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- The percentages of disparity in lending among whites, blacks and Hispanic buyers.
- The reasons for the disparity, including perception, class and prejudice.
- A discussion of discriminatory tactics eliminated by the Fair Housing Act of 1968 and how they affect today’s market.
- Minorities are still being denied the approval of loans nearly two to three times as much as white homebuyers.
Does the term “American dream” still apply when a large percentage of residents aren’t even eligible?
Owning a home is the foundation for the ethos of desired living, but inequalities in the market leave out a steady number of citizens who are denied approval for the financing necessary to make the investment.
Homeownership is an avenue to wealth and savings for most people, but it’s a path that isn’t available equally. Mortgage approval rates, decrease in investment valuation and ingrained historical practices perpetuate an environment that is impossible to thrive in for the minority population.
Without the power to purchase a home outright, most buyers are left with the decision to take out a mortgage. But it isn’t a simple means of ask-and-receive; there are multiple factors considered during the process that decide whether an applicant is either approved or denied.
Financial aspects are central in the consideration process, but there’s more going on than simple economic stability.
A study conducted by online real estate retailer Zillow revealed that white homebuyers applying for a conventional mortgage are denied roughly 10 percent of the time. However, black buyers applying for identical loans are denied 28 percent of the time and Hispanic buyers 22 percent.
The study also cited the reasoning behind the disparity, and though part of the explanation is based on monetary metrics, it’s not the only component being exploited.
Taking these figures into account, the dissimilarities in homeownership between black and white households have held true since 1900.
Salary, home values and home location are aspects considered in any mortgage application, but these numbers in combination with the stigma of racial perception are what fuel the inequality in lending.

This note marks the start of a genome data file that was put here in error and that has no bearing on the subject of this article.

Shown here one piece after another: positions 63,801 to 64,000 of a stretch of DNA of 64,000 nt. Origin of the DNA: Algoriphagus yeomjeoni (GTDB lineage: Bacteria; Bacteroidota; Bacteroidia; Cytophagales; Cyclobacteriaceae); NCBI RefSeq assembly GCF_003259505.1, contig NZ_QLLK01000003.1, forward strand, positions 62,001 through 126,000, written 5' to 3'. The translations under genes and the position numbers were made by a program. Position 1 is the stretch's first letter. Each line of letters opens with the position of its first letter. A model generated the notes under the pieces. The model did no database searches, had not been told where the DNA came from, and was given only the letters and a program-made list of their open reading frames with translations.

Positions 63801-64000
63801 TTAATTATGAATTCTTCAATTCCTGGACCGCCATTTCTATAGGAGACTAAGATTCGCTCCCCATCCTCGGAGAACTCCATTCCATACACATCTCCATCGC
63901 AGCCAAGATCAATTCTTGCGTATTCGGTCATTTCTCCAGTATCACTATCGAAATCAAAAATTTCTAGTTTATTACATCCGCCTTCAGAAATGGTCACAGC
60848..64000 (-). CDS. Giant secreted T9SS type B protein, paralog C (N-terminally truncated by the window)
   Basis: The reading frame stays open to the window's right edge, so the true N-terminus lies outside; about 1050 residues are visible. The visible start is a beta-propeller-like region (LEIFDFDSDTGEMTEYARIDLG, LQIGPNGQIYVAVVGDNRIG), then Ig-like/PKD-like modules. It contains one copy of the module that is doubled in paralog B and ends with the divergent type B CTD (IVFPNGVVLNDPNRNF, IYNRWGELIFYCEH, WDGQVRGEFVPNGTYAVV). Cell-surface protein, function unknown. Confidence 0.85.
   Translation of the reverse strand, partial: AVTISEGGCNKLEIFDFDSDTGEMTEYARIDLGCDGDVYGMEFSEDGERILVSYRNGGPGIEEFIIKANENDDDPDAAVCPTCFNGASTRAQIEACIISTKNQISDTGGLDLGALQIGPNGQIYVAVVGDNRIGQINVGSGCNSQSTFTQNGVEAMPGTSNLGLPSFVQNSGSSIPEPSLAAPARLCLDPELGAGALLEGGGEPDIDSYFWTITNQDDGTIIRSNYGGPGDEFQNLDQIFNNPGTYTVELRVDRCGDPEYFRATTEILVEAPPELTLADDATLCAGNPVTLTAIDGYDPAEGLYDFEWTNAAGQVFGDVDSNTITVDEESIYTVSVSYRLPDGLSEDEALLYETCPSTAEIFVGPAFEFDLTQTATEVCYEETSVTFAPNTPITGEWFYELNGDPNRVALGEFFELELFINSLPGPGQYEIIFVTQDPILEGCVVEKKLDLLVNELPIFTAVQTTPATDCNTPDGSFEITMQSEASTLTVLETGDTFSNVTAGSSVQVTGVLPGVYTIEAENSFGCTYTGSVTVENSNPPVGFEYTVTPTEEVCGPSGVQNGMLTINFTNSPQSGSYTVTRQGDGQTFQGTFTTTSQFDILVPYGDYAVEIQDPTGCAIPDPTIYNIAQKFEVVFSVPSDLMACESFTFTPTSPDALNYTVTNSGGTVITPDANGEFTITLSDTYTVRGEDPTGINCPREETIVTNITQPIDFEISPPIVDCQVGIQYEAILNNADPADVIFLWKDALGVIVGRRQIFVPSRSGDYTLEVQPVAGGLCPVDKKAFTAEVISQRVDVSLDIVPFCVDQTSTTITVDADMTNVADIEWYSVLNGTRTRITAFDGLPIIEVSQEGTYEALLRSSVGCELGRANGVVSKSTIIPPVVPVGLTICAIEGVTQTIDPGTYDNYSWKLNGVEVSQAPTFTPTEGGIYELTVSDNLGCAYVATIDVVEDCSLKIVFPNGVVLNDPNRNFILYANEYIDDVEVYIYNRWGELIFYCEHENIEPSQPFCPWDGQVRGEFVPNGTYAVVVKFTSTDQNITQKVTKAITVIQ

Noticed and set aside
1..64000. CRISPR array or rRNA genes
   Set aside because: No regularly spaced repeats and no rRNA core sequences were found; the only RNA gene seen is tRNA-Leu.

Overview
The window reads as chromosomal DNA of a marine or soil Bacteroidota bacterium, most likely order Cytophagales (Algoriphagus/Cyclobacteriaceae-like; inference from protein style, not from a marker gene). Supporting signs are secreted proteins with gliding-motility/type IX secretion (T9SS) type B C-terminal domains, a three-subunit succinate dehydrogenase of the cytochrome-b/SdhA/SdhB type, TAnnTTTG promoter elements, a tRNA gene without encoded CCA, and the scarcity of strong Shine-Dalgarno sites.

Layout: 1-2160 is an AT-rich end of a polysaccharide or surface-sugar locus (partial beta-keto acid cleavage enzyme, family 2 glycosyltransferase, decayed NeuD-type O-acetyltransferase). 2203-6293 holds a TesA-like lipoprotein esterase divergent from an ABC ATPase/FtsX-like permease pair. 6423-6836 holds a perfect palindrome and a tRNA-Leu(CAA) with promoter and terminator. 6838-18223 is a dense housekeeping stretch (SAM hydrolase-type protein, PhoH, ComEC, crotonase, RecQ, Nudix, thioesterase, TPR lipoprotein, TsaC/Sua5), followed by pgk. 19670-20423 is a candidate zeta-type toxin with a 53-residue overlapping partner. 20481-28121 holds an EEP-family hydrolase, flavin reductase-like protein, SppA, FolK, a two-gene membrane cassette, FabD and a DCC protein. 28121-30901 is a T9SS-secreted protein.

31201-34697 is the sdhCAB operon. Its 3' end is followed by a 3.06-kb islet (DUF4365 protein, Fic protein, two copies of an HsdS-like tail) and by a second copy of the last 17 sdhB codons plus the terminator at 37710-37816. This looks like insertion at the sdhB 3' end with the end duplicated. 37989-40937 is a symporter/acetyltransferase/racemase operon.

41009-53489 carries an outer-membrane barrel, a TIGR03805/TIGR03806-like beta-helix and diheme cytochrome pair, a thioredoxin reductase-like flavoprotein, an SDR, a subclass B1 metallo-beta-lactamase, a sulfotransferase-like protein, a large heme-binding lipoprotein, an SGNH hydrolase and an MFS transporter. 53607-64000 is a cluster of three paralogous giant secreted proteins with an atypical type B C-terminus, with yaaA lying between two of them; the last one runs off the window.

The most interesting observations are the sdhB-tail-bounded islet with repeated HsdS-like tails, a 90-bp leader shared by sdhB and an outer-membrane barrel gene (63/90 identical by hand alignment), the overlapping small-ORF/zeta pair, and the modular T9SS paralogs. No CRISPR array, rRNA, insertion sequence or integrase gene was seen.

The average median household income for black families is typically less per year than that of white families.
Furthermore, minority neighborhoods have shown to exist in areas perceived as less desirable in the market, which means the values of the homes fluctuate more drastically than those in predominately white areas.
On an individual level, the denial rate is logical, but they should remain consistent across all applicants regardless of race if money is the only factor under scrutiny.
A perceived variance in home value alone doesn’t justify explicit group-prejudice. Even with the Fair Housing Act of 1968 ending the lawful use of processes such as redlining and segregation, the residual effects of historically discriminatory tactics remain operative.
In the past, the practice of blockbusting was abused by contract sellers to exploit minority buyers.
Sellers would buy homes at discounted rates after intimidating white families to withdraw from neighborhoods by falsely implying that black families would be moving in. The contractors would then mark up the prices of the homes and resell them to black families.
The influx of black households caused property values to drop in these communities, and though the process has long since been deserted, the stigma against minority neighborhoods remains.
Minorities ultimately lose the opportunity for monetary advancement over time when a disparity in lending and ownership exists. Gaining equity through homeownership is how the majority of people build wealth because it becomes a means for overall asset retention and investment ability.
But having to buy homes in less equitable neighborhoods means that minority families profit less over time, as their housing values respond more drastically to fluctuations in the market.
Their investment doesn’t lend the same return as those made in predominately white neighborhoods because the properties appreciate at varying amounts.
Perceptions of the past merging with the modern real estate environment keep imbalances in lending extant. It reinforces segregation and perpetuates an expanding racial wealth gap.
Though the discrepancies in mortgage rate approval have reduced somewhat when compared to historical data, minorities are still being denied the approval of loans nearly two to three times as much as white homebuyers.
Mary Bradford is a freelance writer for New Home Source.